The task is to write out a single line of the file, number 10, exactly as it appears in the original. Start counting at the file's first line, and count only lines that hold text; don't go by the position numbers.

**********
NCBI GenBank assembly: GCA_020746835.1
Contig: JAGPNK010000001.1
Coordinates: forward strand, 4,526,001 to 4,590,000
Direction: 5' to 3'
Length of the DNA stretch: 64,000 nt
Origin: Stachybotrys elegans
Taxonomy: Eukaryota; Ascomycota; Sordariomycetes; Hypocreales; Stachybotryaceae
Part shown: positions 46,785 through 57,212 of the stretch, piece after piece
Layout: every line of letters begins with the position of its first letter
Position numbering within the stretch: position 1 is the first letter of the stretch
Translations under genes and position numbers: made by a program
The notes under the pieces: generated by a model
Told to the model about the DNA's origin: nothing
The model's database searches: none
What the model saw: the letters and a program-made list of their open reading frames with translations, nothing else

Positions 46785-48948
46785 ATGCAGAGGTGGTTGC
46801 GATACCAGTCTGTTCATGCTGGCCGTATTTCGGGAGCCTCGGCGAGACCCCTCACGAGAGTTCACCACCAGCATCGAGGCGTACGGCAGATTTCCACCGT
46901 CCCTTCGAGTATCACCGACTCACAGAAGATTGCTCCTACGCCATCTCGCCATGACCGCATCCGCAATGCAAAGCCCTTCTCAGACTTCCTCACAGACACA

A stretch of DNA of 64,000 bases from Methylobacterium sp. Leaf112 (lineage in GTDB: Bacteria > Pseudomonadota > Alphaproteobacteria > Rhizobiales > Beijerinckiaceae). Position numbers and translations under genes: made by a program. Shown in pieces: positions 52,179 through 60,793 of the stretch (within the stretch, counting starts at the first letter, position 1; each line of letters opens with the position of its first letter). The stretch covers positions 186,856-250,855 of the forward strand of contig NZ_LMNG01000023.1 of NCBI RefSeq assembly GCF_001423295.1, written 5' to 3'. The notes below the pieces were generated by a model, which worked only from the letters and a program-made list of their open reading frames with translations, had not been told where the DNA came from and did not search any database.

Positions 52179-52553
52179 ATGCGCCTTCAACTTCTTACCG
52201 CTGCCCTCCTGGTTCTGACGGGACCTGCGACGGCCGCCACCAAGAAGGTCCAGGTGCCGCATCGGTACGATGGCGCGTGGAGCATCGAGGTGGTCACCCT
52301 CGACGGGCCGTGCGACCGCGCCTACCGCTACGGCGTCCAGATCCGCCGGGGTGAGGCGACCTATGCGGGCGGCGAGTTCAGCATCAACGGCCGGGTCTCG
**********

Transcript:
Position numbering within the stretch: position 1 is the first letter of the stretch